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Sing us a song

The Alaskan piano man rolls through Montana


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Pianist Dave Manning considers himself perpetually on tour. He stores his belongings at a friend's place in California. He picks up his mail every few months from a cardboard box at the post office in Reno, Nev. And he spends his days driving a 1965 VW microbus named "Vincent" from Alaska (where he's from originally) through the Pacific Northwest and on down south—and back again—booking gigs along the way and staying in campgrounds or with friends.

When he returns a call from the Indy for an interview, he's finally found cell phone service and is contentedly sipping coffee in a campground outside of Yellowstone National Park.

"I have some old friends in Missoula so I'm coming through there," he says. "I'm kind of the embodiment of that joke: What do you call a musician who doesn't have a girlfriend?" After a pause he humors me. "I thought everyone knew this one. Homeless."

Dave Manning, aka “The Alaskan Piano Man” travels around in his bus named Vincent playing boogie woogie and blues piano. “Whenever something moves me I write a song about it,” he says. “I’ve definitely become comfortable in my skin as a musician.”
  • Dave Manning, aka “The Alaskan Piano Man” travels around in his bus named Vincent playing boogie woogie and blues piano. “Whenever something moves me I write a song about it,” he says. “I’ve definitely become comfortable in my skin as a musician.”

Manning, 35, aka "The Alaskan Piano Man" started playing piano in college after growing up playing the clarinet in his hometown of Anchorage. "When I got to college I started writing poetry and then I heard some old Bob Dylan stuff, some simple stuff, and I said, 'Geez, I can do that.' I took the poetry I was writing and would make up a song. For a long time it was easier for me to write my own songs than figure out other people's songs because I wasn't that good on the piano."

He is now. Manning plays festivals, gets radio play, and twice his songs were finalists for the "Alaska Song of the Year" contest. He describes his style as a "piano blues boogie-woogie revue," where he plays blues-based, country ditties and tells stories in between—if the audience seems open to it. His rough-edged voice sounds something in between Kris Kristofferson, Bruce Springsteen and Tom Waits, all of whom he counts as influences.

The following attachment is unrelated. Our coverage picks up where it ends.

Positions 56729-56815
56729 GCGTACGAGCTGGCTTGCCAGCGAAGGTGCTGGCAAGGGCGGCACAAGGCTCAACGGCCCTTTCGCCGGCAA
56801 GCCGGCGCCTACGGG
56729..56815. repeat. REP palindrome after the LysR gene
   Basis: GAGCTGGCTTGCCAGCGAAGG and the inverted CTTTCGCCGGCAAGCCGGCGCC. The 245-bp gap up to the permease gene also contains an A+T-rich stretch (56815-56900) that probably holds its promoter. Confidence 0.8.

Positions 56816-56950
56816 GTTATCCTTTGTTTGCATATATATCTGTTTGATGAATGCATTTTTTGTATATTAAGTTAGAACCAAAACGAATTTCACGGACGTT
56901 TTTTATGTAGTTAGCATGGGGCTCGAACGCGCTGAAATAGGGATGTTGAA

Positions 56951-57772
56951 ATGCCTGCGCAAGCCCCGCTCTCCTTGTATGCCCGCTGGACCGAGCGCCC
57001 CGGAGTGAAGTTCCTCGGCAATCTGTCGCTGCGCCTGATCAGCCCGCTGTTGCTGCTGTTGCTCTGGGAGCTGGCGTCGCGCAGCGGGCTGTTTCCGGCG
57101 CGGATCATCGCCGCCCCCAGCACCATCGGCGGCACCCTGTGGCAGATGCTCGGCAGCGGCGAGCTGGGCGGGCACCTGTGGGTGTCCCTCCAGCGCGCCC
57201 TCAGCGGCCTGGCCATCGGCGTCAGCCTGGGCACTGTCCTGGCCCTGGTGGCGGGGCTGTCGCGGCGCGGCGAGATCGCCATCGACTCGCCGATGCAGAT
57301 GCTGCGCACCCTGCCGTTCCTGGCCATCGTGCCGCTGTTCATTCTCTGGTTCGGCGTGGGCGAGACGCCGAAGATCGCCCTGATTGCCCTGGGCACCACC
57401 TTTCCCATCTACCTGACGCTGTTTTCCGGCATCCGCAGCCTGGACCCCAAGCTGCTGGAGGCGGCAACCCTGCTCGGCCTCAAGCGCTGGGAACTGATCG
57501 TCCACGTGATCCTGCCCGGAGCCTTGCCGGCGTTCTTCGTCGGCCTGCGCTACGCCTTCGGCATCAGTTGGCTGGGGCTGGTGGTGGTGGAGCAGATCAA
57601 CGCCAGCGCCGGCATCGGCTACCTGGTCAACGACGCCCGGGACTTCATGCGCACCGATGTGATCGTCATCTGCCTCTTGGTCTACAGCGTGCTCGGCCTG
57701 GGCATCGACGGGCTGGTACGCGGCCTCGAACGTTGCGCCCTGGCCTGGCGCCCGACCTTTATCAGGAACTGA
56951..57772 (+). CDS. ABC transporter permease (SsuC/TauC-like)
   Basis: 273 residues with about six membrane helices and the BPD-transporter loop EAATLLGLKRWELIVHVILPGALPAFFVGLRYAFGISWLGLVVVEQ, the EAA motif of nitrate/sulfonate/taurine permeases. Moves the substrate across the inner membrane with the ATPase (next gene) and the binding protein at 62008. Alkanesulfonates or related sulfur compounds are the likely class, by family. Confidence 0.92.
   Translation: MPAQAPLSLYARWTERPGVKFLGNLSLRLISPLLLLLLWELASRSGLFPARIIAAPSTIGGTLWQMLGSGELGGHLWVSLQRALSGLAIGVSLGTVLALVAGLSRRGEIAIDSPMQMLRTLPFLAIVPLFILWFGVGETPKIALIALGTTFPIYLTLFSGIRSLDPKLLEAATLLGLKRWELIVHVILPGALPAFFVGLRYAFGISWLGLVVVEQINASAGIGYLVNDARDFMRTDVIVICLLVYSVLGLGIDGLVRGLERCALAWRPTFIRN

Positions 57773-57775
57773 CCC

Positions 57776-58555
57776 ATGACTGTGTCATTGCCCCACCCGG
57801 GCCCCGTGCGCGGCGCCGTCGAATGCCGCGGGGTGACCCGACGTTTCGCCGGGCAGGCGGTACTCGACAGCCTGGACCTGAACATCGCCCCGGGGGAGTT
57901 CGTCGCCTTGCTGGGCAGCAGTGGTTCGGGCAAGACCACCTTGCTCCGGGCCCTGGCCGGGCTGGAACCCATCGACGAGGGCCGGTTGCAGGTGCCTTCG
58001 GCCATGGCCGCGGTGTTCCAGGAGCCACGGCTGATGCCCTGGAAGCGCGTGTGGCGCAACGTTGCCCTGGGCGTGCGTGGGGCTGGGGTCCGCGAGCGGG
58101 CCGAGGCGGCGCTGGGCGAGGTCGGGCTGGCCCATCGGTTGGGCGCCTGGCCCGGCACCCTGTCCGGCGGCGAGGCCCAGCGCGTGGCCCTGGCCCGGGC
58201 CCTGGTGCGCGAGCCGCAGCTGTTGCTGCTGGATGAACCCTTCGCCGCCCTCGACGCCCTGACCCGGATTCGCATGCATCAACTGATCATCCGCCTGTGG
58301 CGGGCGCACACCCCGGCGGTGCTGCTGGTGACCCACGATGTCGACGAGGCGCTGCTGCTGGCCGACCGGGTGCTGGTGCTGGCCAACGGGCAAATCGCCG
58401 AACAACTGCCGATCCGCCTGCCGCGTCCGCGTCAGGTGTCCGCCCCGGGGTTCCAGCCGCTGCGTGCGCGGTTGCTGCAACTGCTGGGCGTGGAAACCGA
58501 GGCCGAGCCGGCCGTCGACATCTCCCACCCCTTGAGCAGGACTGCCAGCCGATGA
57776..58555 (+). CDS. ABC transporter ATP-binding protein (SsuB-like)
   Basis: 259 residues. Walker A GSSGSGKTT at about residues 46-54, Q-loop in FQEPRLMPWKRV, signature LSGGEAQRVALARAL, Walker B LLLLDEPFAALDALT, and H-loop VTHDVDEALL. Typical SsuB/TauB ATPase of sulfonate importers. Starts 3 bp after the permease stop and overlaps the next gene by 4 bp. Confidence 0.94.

Over the years, Manning's slowly shed his obligations to embrace his nomadic lifestyle. At first, in fact, music was merely a hobby. After majoring in television and video production, Manning worked as a videographer for "Heartbeat Alaska," a show about Alaskan natives, which has aired on PBS and the Discovery Channel. Summers meant re-runs for the program, and Manning spent those months traveling and playing music. He finally quit the job to move to Reno with his girlfriend and play music more steadily. But it wasn't until their subsequent breakup two years ago that he took his music on as a full-time affair.

In early 2005, Manning played Folsom Prison just shortly after the institution—famous for Johnny Cash's live show there—revived its music program. Unlike Cash's visit when he played to a whole room of prisoners, Manning played to a few rooms of about thirty inmates each in Ward A and Ward C, since the prison no longer lets so many assemble in one room together.

"When I was playing in the A ward I wasn't sure how long I was supposed to play. I played half an hour or 45 minutes. There was this guy named Jim who made sure we went through all the right gates and [oversaw] the room. So I looked up at Jim and I said, 'Hey Jim, how much more time we got?' And before he could answer, this guy in the corner went, 'Life.'"

Manning's stories and songs stem from such simple observations—poignant sometimes humorous, moments of truth about people and the road on which he travels.

"Cigarette Burns," for instance, is about his "whirlwind romance" with a dog musher from Germany who built her own cabin in the woods. "She had to take care of 120 dogs a day, which is a lot of carrying buckets of food and shoveling shit," he says. "And so the song is about hanging out with her, but it's kind of a collage. The point of the song was, there was a place up in Olympia National Park, a place a lot like where I'm camped now, so quiet that if you smoked a cigarette you could hear it burning."

Manning's most recent album, Vincent Rolls, is a tribute to his VW bus, which he first acquired when he was 17 years old and which, he says, at its 50-mph pace, has taught him a lot about how to approach life.

"It's a hell of a first car," he says. "I guess I kind of missed the memo where you're supposed to get a new one every few years."

Manning doesn't plan to retire Vincent anytime soon. Sometimes, he says, he dreams of making it big as a musician, enough to "beef up the retirement fund." But planes and agents aren't really his style. And he's not really ready to give up Vincent, especially since a friend of his recently built him a new motor with just 10,000 miles on it.

"There's a line in one of the songs about how Vincent has taught me lessons that I already had inside me. And when people are like, 'When are you going to be in town?' I'll be like, 'Well, tomorrow or the next day. It depends on how many garage sales there are.' I've learned to slow down. I've learned to not take the interstates."

Dave Manning plays Sean Kelly's Friday, Aug. 7, at 9:30 PM. Cover TBA. He plays Lolo Hot Springs Saturday, Aug. 8, at 8 PM. Free.



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